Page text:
The Big Picture
- Director Ángel Manuel Soto pays homage to the Mexican supernatural classic film Macario in Blue Beetle, celebrating both the country's artistic achievements and darker past.
- The film's crucial scene, featuring the death of the lovable patriarch, draws inspiration from Macario, incorporating its iconic shot of flickering candles symbolizing lifespans.
- By referencing a lesser-known Mexican classic, Blue Beetle elevates the superhero genre while shedding light on the importance of accepting hardships, particularly death.
Director Ángel Manuel Soto’s Blue Beetle gave us the premiere of cinema’s first solo Latin-American superhero and his ridiculously loveable family. The superhero movie charmed its way into the hearts of many through its unwavering respect for its heritage, something commented upon directly through its homage to the Mexican supernatural classic Macario. The homage occurs during Blue Beetle’s most crucial scene but is actually hinted at prior to the eagle-eyed viewers who would have spotted Nana (Adriana Barraza) watching the film on television during the film’s first act. For repeat viewings, just keep an eye on the moment during Nana’s channel surfing when one of the images shows a man walking into a cavern overridden with burning candles. If that doesn’t ring any bells don’t worry, we’ve got you covered!
This 1960 black-and-white supernatural morality fable is a classic of Mexican cinema, becoming the first Mexican film to be nominated for the Academy Award for Best Foreign Language Film. Adapted from “The Third Guest,” a short story by B. Travern (who also wrote The Treasure of the Sierra Madre, the film adaptation of which would bag two generations of Hustons the Oscar), the film follows the struggling impoverished woodchopper Macario as, his spirit broken by his constant hunger and his need to provide for his family, announces that he will not eat until he can realize his dream of eating a whole turkey on his own. It’s not a lot to ask for… but dreams unfortunately have consequences.
The Plot of ‘Macario’ Is a Morality Tale of Biblical Proportions
After his worried wife steals a turkey for him to carry to the mountains and eat, Macario is visited by three strangers: the Devil, God, and Death himself. While they are never explicitly stated to be the holy beings they represent, Macario can instantly recognize them through their demands, as all offer Macario something different in exchange for a piece of his Turkey. Framed within the context of the Day of the Dead, the film acts like Coco meets A Christmas Carol, as Macario interacts with each figure differently. The Devil offers him material goods in exchange for a piece of his turkey, which Macario can immediately see through. When the Devil offers him gold, Macario states that they’ll cut off his hands as a thief upon his return. When he offers the entire forest, Macario states that it’s a false promise, as he’ll still have to venture into the woods every day to chop wood by hand. The Devil is defeated. Onto God.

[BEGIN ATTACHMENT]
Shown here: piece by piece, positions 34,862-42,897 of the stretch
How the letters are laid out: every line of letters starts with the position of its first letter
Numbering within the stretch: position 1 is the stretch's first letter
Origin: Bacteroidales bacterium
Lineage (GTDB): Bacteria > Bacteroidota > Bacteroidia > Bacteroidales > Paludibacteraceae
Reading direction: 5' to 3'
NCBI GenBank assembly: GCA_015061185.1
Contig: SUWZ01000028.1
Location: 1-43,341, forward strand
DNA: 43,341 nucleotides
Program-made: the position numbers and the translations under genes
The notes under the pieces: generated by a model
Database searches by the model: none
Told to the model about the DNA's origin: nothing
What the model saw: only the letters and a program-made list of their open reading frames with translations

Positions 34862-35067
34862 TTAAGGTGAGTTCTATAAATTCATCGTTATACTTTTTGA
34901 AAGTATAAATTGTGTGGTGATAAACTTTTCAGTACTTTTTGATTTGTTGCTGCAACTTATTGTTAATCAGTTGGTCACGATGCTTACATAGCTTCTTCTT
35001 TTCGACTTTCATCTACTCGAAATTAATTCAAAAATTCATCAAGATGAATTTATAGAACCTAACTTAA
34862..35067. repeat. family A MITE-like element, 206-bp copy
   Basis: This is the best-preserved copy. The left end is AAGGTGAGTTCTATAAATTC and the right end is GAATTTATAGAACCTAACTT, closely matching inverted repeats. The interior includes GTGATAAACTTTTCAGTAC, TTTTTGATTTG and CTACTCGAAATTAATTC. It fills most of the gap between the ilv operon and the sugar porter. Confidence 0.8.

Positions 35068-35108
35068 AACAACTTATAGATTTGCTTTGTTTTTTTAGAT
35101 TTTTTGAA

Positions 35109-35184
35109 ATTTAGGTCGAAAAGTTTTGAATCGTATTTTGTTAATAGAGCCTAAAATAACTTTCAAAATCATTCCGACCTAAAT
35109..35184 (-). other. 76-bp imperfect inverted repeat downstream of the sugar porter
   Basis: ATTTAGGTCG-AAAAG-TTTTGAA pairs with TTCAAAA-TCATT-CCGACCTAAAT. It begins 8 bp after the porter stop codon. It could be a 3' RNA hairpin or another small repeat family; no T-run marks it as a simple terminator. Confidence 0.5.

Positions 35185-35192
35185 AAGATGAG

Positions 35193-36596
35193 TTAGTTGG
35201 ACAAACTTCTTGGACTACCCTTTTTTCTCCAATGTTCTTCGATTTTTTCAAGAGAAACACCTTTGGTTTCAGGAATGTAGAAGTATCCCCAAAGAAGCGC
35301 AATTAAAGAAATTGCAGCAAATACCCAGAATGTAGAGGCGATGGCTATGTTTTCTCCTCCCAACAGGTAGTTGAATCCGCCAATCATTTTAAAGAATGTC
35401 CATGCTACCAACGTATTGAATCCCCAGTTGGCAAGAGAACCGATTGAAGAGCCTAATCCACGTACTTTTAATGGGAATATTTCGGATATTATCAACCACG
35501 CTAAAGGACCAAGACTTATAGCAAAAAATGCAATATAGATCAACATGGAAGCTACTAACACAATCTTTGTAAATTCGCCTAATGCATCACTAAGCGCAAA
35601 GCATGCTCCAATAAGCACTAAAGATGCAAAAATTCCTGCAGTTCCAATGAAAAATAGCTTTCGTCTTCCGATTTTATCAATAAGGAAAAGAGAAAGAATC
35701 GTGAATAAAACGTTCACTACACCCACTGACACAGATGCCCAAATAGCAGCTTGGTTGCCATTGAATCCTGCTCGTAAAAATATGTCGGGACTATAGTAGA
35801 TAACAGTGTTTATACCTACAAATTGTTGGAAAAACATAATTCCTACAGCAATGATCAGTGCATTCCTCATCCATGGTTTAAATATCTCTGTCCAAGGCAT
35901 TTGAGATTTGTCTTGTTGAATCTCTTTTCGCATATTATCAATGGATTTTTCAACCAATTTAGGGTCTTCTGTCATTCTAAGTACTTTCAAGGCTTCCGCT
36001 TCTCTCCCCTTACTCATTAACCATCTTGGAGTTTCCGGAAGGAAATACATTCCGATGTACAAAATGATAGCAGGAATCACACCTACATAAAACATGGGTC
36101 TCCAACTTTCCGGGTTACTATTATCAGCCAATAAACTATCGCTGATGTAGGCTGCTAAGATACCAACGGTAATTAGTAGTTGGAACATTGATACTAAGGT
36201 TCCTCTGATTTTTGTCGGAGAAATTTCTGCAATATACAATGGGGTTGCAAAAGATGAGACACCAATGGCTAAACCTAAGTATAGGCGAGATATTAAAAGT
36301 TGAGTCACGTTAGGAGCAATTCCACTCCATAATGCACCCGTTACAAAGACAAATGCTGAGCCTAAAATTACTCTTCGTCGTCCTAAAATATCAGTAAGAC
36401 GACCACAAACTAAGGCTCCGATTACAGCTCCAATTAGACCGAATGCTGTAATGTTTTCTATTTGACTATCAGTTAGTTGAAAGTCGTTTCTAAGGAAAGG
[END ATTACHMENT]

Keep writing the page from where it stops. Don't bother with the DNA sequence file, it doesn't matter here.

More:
God, conversely, begs for Macario to help him, though Macario can see that God’s only interest is for Macario to perform a good deed. He who owns everything that exists is of course able to procure themselves a turkey on their own. Therefore, he rejects God and finally encounters Death in the form of a starving peasant. Macario instantly offers half of the turkey to Death, later justifying his action by stating that when he saw Death, he thought that he was going to die and that splitting the turkey with him would at least afford him the time to eat before passing. Death is amused by Macario’s company and story, rewarding him with a magical elixir that’ll heal any ailment. However, it comes with a catch. Every time Macario uses the elixir, he will either see Death at the foot of the victim’s bed (signaling that he permits the victim’s healing) or the head of the bed (signaling that his life is meant to pass). Golly, with good old Death involved, what could go wrong?
How Does ‘Blue Beetle’ Homage 'Macario'?